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JOHN CONOLLY - The Man From Fiddlers’ Green

JOHN CONOLLY - The Man From Fiddlers’ Green
Jacdo Music JACD04

Master singer-songwriter John now (albeit with tongue maybe partly in cheek I suspect!) arranges a direct album title credit to reaffirm his authorship of Fiddlers’ Green, the folk classic that has long and widely been misappropriated and/or incorrectly credited to “trad Irish” or the ubiquitous “Anon” (and on…). And it matters not a jot that the song itself makes a further welcome reappearance on this, John’s latest CD, in the original version (not John’s own recent partial rewrite) and in a typically convivial live recording from Louth Folk Club (here much in the manner of an encore – one more before we go, perhaps?) which, by the way, is one of a small number of tracks capturing John the consummate entertainer in this, his natural environment, where he invariably draws a good crowd.

The handful of live cuts aside, this new CD places John’s proven talents in admirably understated studio settings coordinated by, and directly involving, his most recent collaborator, that excellent (if at times still obstinately undersung) multi-instrumentalist Rob Van Sante, who’s also produced the album. And before I forget to mention it, erstwhile fellow-Battlefielder Alan Reid contributes a little accordion and piano and Alan Dawson a tasteful smidgen of banjo (on Lincolnshire Wedding Song), while Linda Kelly and Hazel Richings (Hissyfit)’s gorgeous harmony vocals grace several of the songs.

Readers will, I’m sure, need no introduction to John’s enthusiastic, involving and entirely accessible performing style and his enviable songwriting versatility is well showcased on this latest collection, which contains plenty of new songs alongside old favourites (including re-recordings of Willie Leonard, By Torridon and The Angels Of Lincoln). The last-mentioned song, a tribute to the stonemasons whose work adorns our great cathedrals, can, I believe, also be taken as a metaphor for John’s own solid artisan-like craftsmanship. John’s writing deals adeptly and with genuine humanity with a healthy variety of topics and concerns, notably figures from local history (Joe Pearson, Willie Leonard, Havelock The Dane) and inspirational locations (Passing Places). The true-hearted and affectionate love song Keep On Trying was written for his wife Vere.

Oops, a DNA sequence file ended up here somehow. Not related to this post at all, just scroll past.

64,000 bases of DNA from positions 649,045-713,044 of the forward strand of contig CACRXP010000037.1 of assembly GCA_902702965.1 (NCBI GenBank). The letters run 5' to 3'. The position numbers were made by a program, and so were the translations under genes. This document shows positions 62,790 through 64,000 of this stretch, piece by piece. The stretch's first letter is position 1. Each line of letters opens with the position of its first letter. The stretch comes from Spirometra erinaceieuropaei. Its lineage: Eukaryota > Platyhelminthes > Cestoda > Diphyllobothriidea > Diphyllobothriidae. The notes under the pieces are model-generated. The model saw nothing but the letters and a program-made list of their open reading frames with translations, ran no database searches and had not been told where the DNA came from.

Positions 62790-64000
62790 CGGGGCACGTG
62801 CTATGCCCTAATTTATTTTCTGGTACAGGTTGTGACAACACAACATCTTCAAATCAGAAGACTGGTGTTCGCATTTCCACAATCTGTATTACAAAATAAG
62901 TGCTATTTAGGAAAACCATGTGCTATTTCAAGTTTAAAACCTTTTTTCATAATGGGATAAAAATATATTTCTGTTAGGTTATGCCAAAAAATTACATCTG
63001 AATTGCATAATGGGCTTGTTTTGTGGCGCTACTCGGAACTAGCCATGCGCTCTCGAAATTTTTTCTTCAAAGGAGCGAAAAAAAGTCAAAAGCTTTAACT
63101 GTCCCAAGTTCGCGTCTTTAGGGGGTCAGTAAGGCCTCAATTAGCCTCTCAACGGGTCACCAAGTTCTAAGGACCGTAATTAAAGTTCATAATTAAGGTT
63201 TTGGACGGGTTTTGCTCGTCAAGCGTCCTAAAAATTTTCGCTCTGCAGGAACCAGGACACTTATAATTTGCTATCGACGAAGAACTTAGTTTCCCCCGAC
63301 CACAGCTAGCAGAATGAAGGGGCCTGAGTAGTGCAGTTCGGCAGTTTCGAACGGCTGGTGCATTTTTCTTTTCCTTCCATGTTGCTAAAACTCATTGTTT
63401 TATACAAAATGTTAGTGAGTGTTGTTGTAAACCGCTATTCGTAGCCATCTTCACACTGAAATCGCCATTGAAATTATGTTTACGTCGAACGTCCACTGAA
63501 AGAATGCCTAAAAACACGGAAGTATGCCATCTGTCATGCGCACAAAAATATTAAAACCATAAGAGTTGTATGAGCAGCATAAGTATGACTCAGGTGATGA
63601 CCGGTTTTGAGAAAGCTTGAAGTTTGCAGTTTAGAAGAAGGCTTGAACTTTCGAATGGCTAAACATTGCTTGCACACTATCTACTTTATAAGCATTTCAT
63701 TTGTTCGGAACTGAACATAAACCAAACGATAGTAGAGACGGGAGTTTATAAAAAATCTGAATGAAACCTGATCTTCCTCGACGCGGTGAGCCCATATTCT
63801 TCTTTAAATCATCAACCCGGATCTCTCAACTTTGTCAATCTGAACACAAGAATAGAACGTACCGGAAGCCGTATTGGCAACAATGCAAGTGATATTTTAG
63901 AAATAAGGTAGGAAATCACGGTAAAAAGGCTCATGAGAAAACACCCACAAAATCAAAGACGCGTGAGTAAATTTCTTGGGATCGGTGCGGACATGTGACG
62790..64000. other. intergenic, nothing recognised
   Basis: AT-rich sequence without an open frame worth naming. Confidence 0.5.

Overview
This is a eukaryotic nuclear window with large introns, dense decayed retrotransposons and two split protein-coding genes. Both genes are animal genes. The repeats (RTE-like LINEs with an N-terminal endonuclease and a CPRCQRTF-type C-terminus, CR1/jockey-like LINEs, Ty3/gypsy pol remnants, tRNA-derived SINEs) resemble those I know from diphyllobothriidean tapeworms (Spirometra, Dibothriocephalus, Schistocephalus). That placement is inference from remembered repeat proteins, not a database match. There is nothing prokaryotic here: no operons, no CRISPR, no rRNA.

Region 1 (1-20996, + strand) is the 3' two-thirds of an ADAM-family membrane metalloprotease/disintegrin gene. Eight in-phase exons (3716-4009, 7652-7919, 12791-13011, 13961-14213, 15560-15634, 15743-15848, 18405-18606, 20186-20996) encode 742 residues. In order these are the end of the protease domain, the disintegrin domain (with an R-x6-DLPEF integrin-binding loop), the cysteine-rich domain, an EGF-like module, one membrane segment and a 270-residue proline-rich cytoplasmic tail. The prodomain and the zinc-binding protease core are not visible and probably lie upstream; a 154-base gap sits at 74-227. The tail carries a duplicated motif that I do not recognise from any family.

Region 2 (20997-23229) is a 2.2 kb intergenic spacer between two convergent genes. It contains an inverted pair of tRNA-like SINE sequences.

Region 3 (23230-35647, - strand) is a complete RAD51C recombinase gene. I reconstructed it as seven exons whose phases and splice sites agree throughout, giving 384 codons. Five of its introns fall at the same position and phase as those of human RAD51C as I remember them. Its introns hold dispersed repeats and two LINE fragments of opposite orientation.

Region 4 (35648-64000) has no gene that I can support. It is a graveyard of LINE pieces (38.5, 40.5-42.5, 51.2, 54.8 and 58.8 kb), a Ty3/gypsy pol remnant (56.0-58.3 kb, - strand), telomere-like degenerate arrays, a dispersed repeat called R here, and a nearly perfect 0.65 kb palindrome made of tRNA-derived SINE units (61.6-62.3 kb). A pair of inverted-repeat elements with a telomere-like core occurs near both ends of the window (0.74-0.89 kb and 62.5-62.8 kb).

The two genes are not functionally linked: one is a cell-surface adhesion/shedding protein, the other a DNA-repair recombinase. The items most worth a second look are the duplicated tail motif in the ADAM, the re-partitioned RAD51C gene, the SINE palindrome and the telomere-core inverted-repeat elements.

In contrast, right-minded socio-political commentary is aired on Big Society Blues and Big Bucks For Bullshit and our maritime heritage is brought to the fore in John’s setting of William Delf’s With Flags Half-Mast and a shanty from the Percy Grainger manuscript (Ring Down), while Lincolnshire folk culture is represented by a useful pairing of Brigg Fair and Caistor Fair (fair enough?!). Finally, not forgetting John’s mischievous and gleefully wicked (but never offensive) sense of humour surfaces on the yee-hah country-flavoured Born-Again Atheist, the obvious portrait of the British folkie in Beards And Sandals and a retelling of the story of The Three Fiddlers.

David Kidman

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This album was reviewed in Issue 99 of The Living Tradition magazine.